“Oh! Probably Double-J. You driving with him?”

No, I’m — ”

“Coach Dan? You’re going in his car?” The Bird shook her head. “You’re not going?”

No. I mean, yes. I’m going up with my mother.

“Oh! So she’s going to watch the play with us?”

The Bird blinked. No, she’s in the play. She’s Gertrude.

“Oh! I didn’t know you’re mother’s name was Gertrude.”

Chapter 5 – January 3E

“Double-J said he’d pick me up on the way, but I have to be back by nine, so we may have to leave early.” The hesitance in Rex’s voice made his face seem even longer than usual.

Mr. Jacobs blinked, the short dark curls of his hair and beard waving as he nodded and took a step in Rex’s direction. “Performance should be done by eight, so that’s fine. You can leave right after the duel ends.” He swept his gaze across the line of Bark Bay high school fencers. “I’m really looking forward to this. I met the stunt coordinator, guy named Ed Nestor — ” he leaned in The Bird’s direction — “said he knows you.”

Yes, replied The Bird. He met my mother back in Hollywood, moved to the city about the same time my mother and I moved to Bark Bay.

“You used to live in Hollywood?” Rune sounded like a child opening a Christmas present.

The Bird shook her head. No, she said, she moved away before I was born.

“Anyway, Ed showed me what he’s got planned for act five, scene two.” The Bird was relieved to hear Mr. Jacobs’ echoing voice cut short her conversation with Rune. “This won’t be like most stage fencing.” He grimmaced and, in a lilting voice that sounded almost painful, mimicked the sound of two blades lightly touching, twitching his head left and right quickly with each sound. “Ting-ting-ting.” He waved a dismissive hand. “This is going to look like a real fight, like Hamlet and Laertes are really trying to nail each other. Thank you, again, for making this happen.” Seeing that he was looking back at her, The Bird looked down with a shy smile.

“And to answer your question — ” Mr. Jacobs’ voice seemed to bend in the air as he turned while speaking to look at Mr. Saunders behind him — “yes, looks like we only have four today. So let’s get on with practice.”

Chapter 5 – January 3D

“Next tournament’s at the Academy, two weeks.” The Bird sensed that Mr. Jacobs was evaluating the team’s response before continuing. “Won’t have the college crowd this time.” She remembered Annie telling her parents at the team party how the Bark Bay fencers frequently competed against colleges, simply because there were so few high school fencing programs in their area. She felt Mr. Jacobs’ eyes focus on her. “But we have another team outing, a different one, planned before then.”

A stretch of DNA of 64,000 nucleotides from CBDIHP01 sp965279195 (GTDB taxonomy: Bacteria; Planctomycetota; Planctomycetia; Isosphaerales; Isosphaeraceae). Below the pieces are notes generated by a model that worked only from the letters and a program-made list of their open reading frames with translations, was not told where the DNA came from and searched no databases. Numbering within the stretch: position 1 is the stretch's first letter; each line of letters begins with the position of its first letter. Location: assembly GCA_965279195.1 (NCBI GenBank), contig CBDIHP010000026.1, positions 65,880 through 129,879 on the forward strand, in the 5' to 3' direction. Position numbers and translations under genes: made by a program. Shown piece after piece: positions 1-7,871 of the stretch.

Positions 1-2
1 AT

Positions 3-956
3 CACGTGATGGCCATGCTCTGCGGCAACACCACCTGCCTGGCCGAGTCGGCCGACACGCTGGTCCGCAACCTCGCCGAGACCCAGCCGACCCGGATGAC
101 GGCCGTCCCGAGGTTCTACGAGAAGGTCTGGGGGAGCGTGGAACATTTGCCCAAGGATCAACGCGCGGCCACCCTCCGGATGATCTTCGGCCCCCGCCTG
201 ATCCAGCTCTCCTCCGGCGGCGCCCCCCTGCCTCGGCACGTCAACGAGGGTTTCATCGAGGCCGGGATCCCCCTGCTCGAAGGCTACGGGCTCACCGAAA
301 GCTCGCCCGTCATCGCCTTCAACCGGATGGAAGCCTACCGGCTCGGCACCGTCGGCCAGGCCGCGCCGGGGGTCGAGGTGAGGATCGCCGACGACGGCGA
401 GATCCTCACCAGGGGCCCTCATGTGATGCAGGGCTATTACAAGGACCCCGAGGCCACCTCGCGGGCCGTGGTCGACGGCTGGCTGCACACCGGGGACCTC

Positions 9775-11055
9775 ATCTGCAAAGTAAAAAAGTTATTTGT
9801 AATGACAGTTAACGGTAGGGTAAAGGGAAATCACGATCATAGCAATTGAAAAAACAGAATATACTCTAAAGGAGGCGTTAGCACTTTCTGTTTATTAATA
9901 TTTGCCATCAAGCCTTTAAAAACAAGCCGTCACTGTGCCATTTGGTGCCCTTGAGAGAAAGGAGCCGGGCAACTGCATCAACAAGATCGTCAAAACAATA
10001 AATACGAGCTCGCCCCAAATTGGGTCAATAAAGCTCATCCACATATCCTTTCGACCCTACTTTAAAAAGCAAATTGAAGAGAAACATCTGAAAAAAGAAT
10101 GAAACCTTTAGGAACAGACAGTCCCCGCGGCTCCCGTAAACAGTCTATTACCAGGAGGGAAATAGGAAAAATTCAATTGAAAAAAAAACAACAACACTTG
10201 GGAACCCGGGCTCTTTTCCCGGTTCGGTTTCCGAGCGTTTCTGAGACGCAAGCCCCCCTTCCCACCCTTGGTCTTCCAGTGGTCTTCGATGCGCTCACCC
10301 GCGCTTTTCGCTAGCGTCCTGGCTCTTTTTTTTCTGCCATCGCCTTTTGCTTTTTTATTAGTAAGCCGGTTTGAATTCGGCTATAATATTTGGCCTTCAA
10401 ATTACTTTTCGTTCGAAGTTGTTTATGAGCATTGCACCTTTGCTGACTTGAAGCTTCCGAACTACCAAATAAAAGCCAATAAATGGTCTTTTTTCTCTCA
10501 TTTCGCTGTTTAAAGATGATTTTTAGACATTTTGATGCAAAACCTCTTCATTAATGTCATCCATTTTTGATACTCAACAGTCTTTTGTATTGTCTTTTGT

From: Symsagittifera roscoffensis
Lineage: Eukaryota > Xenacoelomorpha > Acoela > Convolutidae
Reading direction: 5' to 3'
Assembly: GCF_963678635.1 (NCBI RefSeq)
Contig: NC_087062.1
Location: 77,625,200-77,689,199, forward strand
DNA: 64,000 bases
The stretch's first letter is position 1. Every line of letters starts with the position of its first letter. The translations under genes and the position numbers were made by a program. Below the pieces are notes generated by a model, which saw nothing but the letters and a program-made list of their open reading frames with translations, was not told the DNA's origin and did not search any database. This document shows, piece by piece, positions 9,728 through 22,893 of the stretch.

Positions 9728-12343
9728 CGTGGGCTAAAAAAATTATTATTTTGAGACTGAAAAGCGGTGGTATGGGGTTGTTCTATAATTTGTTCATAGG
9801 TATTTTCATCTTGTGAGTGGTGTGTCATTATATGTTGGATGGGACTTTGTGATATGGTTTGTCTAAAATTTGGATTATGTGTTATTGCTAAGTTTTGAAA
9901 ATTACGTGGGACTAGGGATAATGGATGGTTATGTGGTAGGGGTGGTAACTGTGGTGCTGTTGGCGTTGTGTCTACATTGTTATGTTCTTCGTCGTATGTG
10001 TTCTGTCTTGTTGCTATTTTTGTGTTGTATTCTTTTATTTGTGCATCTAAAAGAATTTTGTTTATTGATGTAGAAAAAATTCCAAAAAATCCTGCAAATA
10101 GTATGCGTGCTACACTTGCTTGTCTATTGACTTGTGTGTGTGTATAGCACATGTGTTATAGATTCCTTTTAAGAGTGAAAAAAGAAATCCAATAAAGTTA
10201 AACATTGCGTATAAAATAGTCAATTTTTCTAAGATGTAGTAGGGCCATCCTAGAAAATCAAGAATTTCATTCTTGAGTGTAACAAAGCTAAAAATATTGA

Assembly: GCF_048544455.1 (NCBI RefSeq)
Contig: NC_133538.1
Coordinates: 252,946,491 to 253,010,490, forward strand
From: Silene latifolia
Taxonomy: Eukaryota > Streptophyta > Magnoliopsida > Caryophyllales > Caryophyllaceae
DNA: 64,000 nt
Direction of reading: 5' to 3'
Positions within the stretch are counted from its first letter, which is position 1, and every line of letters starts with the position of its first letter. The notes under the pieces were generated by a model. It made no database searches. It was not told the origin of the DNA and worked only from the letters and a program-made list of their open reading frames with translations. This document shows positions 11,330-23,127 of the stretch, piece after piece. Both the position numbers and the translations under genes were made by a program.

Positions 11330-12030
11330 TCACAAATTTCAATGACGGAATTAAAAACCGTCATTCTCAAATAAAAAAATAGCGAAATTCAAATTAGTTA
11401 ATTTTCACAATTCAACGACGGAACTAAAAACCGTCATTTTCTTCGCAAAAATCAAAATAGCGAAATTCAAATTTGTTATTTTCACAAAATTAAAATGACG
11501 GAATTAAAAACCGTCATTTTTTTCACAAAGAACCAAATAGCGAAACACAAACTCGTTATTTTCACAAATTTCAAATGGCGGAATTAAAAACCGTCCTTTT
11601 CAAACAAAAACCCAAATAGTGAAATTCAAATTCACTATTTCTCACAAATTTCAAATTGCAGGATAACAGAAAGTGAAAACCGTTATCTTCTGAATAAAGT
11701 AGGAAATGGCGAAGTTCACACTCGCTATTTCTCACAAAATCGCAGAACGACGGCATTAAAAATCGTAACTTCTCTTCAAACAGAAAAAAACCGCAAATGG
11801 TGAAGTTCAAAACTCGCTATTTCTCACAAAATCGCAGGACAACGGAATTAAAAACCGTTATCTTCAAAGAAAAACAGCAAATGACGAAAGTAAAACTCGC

“Were you able to get a bus?” There wasn’t much hope for an affirmative answer in Annie’s question.

“Didn’t ask. School policy says we need a minimum eight students, and so far we’ve only got five — ”

” — six. Rune says he talked to Double-J at the tournament Saturday, got him to say yes.” Rune nodded in confirmation.

“All right, six. That’s still two short, so unless we get people like Juan or Micky — ”

” — both no, talked to them today. Big Paul’s also a no, Little Paul said he’d think about it.”

“O.K.? Coy?” The Bird wasn’t sure whether Mr. Jacobs was naming other students (she knew there were several occassional members of the team whom she had yet to meet), or making a comment about either of both of the Pauls.

“Told them last week, and Zeph too, but, nah, no way.”

Mr. Jacobs clapped his hands. “No bus, then! We’ll meet here, in the parking lot, Thursday at 5.” The Bird felt his focus shift towards her again. “Are you joining us?”

No, said The Bird. I mean, yes, she said, I’m going up with my mother.

Chapter 5 – January 3C

The Bird saw that Mr. Jacobs was now looking directly at her. “Too bad you weren’t there at the tournament Saturday, my friend. You missed some good fencing from your teammates!” The Bird heard a grunt from Rune standing next to her.

Mr. Saunders walked beside Mr. Jacobs, pointed toward the line of fencers. “Rex here — ”

” — took second in epee!” The exuberance in Annie’s voice was amplified by the joy of her smile as she looked up at the tall teen, who blinked at nodded with a shy grin.

Mr. Jacobs applauded, looked with seeking eyes at each member of the Bark Bay High School fencing team until they joined in the applause. “And Annie, you — ”

” — eh.” She did not sound pleased at all. “Shouldn’t have lost in the quarters.”

“Top eight, top eight! In a strong field!” Mr. Jacobs led the team in another round of applause. Rex cleared his throat. “Don’t forget, Double-J — ”

” — would have won saber, if he hadn’t run out of gas.” Annie sounded frustrated.

“Think about this time last year.” Mr. Jacobs had his hands extended in front of him, fingers fanning, palms down. “We were at the same tournament, and other than Myles, I don’t think we had anyone win a DE.”

“Micky.” Annie’s voice was overfilled with certainty, as if she were reading from the tournament results sheet. “Micky beat Jane in her first DE.”

Mr. Jacobs blinked. “All right, perhaps, but that was it for her.” All eyes in the room turned to Annie, who seemed momentarily uncomfortable with the attention before nodding curtly. “My point is, you all have come a long way since last year.” He paused, looked intently at Rune. “You did some good work in your pool bouts.”